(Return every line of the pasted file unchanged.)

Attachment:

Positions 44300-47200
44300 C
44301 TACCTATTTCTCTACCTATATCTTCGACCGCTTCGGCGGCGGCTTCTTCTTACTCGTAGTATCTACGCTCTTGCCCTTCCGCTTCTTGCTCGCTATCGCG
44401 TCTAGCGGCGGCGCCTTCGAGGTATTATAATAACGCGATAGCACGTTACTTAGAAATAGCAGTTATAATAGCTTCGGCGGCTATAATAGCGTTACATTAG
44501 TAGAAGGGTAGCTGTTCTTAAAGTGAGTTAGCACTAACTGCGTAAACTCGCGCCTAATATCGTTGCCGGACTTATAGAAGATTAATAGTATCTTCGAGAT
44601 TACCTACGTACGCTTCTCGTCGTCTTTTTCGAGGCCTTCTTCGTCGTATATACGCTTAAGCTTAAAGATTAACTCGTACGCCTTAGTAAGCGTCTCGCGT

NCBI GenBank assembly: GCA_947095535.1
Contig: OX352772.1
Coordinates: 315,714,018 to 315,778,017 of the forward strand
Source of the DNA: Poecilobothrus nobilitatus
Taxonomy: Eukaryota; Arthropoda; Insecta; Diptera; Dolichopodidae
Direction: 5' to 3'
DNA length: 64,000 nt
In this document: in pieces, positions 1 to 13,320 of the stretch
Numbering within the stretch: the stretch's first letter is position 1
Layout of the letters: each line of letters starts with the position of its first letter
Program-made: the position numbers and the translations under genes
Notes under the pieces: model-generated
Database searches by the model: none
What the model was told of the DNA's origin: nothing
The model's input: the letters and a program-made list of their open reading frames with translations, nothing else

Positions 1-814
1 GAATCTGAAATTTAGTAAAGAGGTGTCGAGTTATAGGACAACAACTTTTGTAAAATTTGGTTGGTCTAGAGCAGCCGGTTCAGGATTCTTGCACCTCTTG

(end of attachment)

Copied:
Positions 44300-47200
44300 C
44301 TACCTATTTCTCTACCTATATCTTCGACCGCTTCGGCGGCGGCTTCTTCTTACTCGTAGTATCTACGCTCTTGCCCTTCCGCTTCTTGCTCGCTATCGCG
44401 TCTAGCGGCGGCGCCTTCGAGGTATTATAATAACGCGATAGCACGTTACTTAGAAATAGCAGTTATAATAGCTTCGGCGGCTATAATAGCGTTACATTAG
44501 TAGAAGGGTAGCTGTTCTTAAAGTGAGTTAGCACTAACTGCGTAAACTCGCGCCTAATATCGTTGCCGGACTTATAGAAGATTAATAGTATCTTCGAGAT
44601 TACCTACGTACGCTTCTCGTCGTCTTTTTCGAGGCCTTCTTCGTCGTATATACGCTTAAGCTTAAAGATTAACTCGTACGCCTTAGTAAGCGTCTCGCGT

NCBI GenBank assembly: GCA_947095535.1
Contig: OX352772.1
Coordinates: 315,714,018 to 315,778,017 of the forward strand
Source of the DNA: Poecilobothrus nobilitatus
Taxonomy: Eukaryota; Arthropoda; Insecta; Diptera; Dolichopodidae
Direction: 5' to 3'
DNA length: 64,000 nt
In this document: in pieces, positions 1 to 13,320 of the stretch
Numbering within the stretch: the stretch's first letter is position 1
Layout of the letters: each line of letters starts with the position of its first letter
Program-made: the position numbers and the translations under genes
Notes under the pieces: model-generated
Database searches by the model: none
What the model was told of the DNA's origin: nothing
The model's input: the letters and a program-made list of their open reading frames with translations, nothing else

Positions 1-814
1 GAATCTGAAATTTAGTAAAGAGGTGTCGAGTTATAGGACAACAACTTTTGTAAAATTTGGTTGGTCTAGAGCAGCCGGTTCAGGATTCTTGCACCTCTTG